Finding Forrester

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Finding Forrester
Finding forrester.jpg
Theatrical release poster
Directed byGus Van Sant
Produced bySean Connery
Laurence Mark
Written byMike Rich
StarringSean Connery
Rob Brown
F. Murray Abraham
Anna Paquin
CinematographyHarris Savides
Editing byValdís Óskarsdóttir
Distributed byColumbia Pictures
Release dates
  • December 22, 2000 (2000-12-22)
Running time136 minutes
CountryUnited States
LanguageEnglish
Budget$43,000,000 (est.)[1]
Box office$80,701,064[2]
 
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Finding Forrester
Finding forrester.jpg
Theatrical release poster
Directed byGus Van Sant
Produced bySean Connery
Laurence Mark
Written byMike Rich
StarringSean Connery
Rob Brown
F. Murray Abraham
Anna Paquin
CinematographyHarris Savides
Editing byValdís Óskarsdóttir
Distributed byColumbia Pictures
Release dates
  • December 22, 2000 (2000-12-22)
Running time136 minutes
CountryUnited States
LanguageEnglish
Budget$43,000,000 (est.)[1]
Box office$80,701,064[2]

Finding Forrester is a 2000 American drama film written by Mike Rich and directed by Gus Van Sant. A black American teenager, Jamal Wallace (Rob Brown), is invited to attend a prestigious private high school. By chance, Jamal befriends a reclusive writer, William Forrester (Sean Connery), through whom he refines his natural talent for writing and comes to terms with his identity. Anna Paquin, F. Murray Abraham, Michael Pitt, April Grace, Naturi Naughton and Busta Rhymes star in supporting roles.

Plot[edit]

Sixteen-year-old Jamal Wallace (Rob Brown) plays basketball with his friends in New York. A recluse, William Forrester (Sean Connery), lives on the top floor of the building across from the court. The kids regularly notice him watching them. One of the boys dares Jamal to sneak into the apartment and retrieve an item. Jamal takes a letter opener only to be surprised by Forrester and inadvertently leaves his backpack behind. Forrester later drops Jamal's backpack onto the street. Jamal goes home to find that Forrester wrote notes in his journals. Jamal returns to Forrester's apartment and asks him to read more of his writing. Forrester tells him to begin with 5,000 words on why he should "stay the fuck out of my home", which Jamal completes and leaves on the doorstep the following day.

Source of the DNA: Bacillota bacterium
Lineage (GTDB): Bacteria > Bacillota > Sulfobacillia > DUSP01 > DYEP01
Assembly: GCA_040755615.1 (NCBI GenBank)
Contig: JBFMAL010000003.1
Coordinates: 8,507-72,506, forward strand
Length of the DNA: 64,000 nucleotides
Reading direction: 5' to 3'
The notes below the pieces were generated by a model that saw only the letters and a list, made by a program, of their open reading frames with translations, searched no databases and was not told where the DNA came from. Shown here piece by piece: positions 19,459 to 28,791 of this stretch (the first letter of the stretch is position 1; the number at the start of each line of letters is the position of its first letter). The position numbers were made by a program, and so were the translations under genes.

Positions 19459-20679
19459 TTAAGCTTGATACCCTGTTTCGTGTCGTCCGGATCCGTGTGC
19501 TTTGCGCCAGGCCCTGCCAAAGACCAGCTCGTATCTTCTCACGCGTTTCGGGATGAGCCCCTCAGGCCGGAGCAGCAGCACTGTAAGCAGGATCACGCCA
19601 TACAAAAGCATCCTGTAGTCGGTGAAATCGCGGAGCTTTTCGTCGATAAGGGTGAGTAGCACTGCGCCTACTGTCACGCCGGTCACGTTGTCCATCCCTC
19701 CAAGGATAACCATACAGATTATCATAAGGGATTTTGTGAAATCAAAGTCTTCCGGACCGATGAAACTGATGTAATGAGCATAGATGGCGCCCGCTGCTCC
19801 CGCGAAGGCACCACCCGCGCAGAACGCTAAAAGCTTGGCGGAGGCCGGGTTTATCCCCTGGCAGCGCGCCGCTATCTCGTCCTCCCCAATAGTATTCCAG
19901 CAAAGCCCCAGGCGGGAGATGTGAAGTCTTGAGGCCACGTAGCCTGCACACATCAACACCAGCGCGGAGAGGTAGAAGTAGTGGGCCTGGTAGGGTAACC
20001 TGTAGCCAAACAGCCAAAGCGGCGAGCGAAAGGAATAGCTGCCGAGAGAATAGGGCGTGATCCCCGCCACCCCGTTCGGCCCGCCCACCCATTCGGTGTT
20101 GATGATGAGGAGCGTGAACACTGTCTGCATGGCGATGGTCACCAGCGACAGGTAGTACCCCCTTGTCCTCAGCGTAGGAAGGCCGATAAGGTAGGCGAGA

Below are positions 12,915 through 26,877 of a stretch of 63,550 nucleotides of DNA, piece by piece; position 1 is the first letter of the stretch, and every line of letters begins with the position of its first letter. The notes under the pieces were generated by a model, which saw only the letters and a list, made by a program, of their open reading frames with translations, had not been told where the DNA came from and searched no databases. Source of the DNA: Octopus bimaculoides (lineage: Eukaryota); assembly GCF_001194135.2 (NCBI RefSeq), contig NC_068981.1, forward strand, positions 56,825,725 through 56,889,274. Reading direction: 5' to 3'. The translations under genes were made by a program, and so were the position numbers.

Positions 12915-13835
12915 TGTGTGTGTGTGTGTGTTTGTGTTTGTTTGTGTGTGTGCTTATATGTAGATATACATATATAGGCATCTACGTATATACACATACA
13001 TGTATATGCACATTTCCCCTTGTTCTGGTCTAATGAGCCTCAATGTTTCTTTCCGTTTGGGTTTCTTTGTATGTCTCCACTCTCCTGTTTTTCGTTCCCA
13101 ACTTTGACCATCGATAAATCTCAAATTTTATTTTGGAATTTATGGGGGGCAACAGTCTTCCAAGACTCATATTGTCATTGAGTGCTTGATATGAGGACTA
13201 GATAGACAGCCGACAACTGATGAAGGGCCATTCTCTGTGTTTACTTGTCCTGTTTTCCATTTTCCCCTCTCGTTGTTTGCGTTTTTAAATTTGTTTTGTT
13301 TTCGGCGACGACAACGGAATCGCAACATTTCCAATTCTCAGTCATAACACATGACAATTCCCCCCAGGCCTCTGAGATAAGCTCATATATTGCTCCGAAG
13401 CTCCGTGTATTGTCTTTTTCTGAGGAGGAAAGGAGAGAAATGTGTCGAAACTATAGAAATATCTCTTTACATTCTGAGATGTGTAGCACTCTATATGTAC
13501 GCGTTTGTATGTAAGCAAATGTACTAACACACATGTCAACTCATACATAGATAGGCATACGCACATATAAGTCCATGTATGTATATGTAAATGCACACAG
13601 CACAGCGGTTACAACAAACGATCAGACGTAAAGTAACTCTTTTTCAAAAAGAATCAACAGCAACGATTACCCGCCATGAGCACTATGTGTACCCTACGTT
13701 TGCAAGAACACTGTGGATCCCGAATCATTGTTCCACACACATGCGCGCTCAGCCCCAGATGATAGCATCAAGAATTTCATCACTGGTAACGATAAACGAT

Jamal returns the next day, and is invited inside. Forrester knows that a representative from Mailor-Callow, a prestigious private school, offered Jamal a full academic scholarship, partly for his skill on the basketball court and partly for his test scores. Jamal learns that Forrester is the author of a famous book, Avalon Landing, and that he has never published another. Forrester agrees to help Jamal with his writing as long as Jamal does not ask about his personal life.

Jamal's writing improves, which causes Robert Crawford (F. Murray Abraham), a professor at Mailor-Callow, to suspect plagiarism.

Jamal convinces Forrester to attend a game at Madison Square Garden, but Forrester cannot handle the crowds and has an anxiety attack. Jamal takes him instead to see Yankee Stadium late at night after everyone has gone where Forrester tells Jamal details about his family, which explains the basis of his book, specifically his brother's post-war trauma, alcoholism and Forrester's indirect role that led to his death. He also explains how the subsequent deaths of his parents soon after affected him and led to his becoming a recluse.